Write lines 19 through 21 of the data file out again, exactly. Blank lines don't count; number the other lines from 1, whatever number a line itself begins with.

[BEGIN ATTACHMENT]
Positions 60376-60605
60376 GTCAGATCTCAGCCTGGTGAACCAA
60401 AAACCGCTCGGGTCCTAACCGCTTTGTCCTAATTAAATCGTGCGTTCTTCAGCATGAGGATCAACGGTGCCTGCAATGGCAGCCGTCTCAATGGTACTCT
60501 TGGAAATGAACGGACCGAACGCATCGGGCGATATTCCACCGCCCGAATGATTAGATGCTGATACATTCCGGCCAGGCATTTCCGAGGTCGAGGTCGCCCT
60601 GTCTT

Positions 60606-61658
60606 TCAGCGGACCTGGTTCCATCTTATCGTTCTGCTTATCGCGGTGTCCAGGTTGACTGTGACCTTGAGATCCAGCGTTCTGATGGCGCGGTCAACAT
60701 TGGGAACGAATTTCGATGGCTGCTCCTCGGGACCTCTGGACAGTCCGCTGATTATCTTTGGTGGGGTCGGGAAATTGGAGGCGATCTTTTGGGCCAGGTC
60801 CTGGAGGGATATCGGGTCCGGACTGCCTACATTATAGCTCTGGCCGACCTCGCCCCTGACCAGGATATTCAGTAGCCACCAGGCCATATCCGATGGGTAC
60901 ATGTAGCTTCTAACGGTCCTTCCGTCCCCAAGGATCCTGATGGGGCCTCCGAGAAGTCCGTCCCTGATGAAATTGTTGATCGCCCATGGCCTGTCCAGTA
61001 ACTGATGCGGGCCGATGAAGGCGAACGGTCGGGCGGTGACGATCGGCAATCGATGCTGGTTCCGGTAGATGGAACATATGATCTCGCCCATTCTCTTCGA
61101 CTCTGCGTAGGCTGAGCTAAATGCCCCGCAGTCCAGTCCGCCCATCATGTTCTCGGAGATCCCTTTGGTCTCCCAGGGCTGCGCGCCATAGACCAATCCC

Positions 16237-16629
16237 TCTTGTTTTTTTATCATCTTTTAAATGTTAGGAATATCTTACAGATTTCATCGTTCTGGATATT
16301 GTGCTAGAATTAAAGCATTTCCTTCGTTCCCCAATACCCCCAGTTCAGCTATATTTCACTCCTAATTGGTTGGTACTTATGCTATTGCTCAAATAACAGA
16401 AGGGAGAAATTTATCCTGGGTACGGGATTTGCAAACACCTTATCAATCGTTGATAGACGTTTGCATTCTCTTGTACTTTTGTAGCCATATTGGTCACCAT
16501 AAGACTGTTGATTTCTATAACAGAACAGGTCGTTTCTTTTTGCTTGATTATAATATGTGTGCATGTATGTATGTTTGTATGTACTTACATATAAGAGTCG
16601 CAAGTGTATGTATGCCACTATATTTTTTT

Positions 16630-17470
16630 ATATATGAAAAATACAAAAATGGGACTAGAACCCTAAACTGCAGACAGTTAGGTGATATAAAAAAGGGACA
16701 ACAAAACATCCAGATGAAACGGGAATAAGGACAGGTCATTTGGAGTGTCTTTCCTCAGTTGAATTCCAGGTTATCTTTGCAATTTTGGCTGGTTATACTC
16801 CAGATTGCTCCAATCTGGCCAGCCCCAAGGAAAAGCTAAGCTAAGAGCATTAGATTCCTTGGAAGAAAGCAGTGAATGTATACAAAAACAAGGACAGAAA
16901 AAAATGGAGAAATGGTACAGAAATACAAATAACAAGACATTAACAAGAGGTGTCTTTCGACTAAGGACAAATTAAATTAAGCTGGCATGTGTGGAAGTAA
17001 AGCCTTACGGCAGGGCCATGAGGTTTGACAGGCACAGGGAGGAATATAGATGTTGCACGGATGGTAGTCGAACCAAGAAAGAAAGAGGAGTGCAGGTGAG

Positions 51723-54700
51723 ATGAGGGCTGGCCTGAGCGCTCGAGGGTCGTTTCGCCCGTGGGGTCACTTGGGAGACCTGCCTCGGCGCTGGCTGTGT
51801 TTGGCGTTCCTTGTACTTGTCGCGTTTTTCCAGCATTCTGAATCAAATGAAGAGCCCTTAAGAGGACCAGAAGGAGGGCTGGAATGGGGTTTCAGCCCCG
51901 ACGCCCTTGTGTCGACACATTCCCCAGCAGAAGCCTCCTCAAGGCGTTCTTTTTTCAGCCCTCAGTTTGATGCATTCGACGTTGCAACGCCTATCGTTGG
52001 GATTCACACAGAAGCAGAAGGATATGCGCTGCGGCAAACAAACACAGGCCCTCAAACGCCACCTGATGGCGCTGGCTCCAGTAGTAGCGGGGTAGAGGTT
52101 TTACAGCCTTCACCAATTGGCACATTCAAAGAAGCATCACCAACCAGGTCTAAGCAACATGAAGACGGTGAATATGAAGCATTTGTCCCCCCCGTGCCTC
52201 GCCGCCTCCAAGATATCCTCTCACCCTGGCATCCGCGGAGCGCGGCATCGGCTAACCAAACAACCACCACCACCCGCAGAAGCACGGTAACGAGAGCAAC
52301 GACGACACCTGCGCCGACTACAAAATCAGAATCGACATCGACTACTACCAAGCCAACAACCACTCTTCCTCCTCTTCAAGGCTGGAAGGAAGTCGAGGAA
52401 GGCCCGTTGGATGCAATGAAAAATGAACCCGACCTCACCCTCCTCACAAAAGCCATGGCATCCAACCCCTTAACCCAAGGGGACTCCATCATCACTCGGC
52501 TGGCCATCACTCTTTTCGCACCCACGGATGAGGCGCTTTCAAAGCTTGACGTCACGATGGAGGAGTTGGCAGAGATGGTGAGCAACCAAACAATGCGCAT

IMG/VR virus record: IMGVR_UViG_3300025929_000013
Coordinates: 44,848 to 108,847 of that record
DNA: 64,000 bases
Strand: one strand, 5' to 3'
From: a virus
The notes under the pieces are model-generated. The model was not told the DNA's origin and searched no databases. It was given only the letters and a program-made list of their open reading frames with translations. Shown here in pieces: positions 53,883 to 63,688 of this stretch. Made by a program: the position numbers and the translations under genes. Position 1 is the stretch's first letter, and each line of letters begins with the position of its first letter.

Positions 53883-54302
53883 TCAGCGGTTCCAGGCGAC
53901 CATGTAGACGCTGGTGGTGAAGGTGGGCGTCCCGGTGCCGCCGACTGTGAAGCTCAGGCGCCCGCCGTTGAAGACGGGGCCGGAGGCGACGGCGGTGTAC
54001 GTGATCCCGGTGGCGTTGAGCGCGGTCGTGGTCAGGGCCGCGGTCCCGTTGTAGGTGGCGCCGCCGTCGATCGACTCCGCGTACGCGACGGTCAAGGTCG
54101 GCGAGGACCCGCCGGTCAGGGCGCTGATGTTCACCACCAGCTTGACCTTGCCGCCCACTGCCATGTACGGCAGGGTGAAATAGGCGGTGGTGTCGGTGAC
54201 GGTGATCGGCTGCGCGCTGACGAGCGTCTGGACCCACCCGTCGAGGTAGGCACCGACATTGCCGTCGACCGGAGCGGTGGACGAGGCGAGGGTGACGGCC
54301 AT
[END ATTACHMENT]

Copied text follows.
Positions 16630-17470
16630 ATATATGAAAAATACAAAAATGGGACTAGAACCCTAAACTGCAGACAGTTAGGTGATATAAAAAAGGGACA
16701 ACAAAACATCCAGATGAAACGGGAATAAGGACAGGTCATTTGGAGTGTCTTTCCTCAGTTGAATTCCAGGTTATCTTTGCAATTTTGGCTGGTTATACTC